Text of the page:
Quality of Life in South Africa: Post-Apartheid Trends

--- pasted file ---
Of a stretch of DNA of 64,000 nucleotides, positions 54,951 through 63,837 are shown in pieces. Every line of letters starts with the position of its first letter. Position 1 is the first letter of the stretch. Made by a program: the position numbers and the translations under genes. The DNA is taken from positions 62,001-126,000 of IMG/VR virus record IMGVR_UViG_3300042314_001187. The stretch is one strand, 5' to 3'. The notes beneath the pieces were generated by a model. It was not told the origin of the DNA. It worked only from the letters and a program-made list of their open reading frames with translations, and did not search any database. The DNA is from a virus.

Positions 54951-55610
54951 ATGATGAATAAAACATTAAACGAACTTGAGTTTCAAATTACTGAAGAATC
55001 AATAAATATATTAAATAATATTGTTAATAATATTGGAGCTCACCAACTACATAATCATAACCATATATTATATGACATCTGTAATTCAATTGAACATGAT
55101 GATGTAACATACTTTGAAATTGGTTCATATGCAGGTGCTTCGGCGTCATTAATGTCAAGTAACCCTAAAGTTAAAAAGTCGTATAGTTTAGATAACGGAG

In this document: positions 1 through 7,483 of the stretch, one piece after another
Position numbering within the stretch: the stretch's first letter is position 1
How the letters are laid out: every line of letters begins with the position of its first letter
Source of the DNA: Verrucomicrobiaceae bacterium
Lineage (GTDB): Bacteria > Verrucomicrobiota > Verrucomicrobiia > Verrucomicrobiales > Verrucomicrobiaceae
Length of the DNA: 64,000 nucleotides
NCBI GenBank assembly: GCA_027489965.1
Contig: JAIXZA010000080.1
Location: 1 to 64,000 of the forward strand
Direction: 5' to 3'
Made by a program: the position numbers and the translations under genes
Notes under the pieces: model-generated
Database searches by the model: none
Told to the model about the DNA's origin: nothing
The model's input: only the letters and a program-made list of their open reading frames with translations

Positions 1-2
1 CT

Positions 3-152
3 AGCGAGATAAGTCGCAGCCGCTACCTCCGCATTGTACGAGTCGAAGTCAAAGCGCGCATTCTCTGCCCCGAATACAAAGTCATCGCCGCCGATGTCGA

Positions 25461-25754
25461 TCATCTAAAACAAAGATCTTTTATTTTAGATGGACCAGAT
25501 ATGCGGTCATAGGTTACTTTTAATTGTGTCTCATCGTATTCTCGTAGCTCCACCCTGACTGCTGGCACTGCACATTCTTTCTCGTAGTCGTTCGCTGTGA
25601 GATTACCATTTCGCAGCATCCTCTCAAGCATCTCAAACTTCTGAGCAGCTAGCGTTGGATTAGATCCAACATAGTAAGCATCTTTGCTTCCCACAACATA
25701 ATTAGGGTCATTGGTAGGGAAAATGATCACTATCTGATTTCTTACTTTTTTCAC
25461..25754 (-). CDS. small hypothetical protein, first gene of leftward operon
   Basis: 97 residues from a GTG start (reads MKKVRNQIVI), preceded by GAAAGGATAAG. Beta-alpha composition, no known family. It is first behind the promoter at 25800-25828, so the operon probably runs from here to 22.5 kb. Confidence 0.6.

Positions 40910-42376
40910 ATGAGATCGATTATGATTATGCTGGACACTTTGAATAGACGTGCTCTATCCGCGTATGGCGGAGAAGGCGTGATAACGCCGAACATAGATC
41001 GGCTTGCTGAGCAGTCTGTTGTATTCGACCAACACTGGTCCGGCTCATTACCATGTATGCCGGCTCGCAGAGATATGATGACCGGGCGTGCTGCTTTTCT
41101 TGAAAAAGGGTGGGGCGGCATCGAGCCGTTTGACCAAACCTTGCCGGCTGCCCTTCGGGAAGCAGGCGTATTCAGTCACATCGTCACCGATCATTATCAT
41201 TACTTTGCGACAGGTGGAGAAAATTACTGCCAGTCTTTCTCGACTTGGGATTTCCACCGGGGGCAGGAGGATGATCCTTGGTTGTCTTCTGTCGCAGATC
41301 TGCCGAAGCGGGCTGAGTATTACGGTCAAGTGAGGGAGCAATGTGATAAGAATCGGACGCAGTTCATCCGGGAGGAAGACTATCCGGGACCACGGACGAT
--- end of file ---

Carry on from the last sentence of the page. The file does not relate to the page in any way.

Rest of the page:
During the apartheid era black South Africans indicated markedly lower levels of happiness and satisfaction in all spheres of life than their white counterparts. The gap between black and white subjective well-being closed temporarily after the first universal franchise elections held on April 27, 1994 only to widen again eighteen months later. The paper presents data on subjective well-being collected during the 1980s and 1990s in four nationwide cross-sectional attitude surveys and a multipurpose household survey. Possible explanations for the shifting levels of happiness are explored. These include levels of living, income inequality, rising expectations and new anxieties experienced in the post-apartheid era.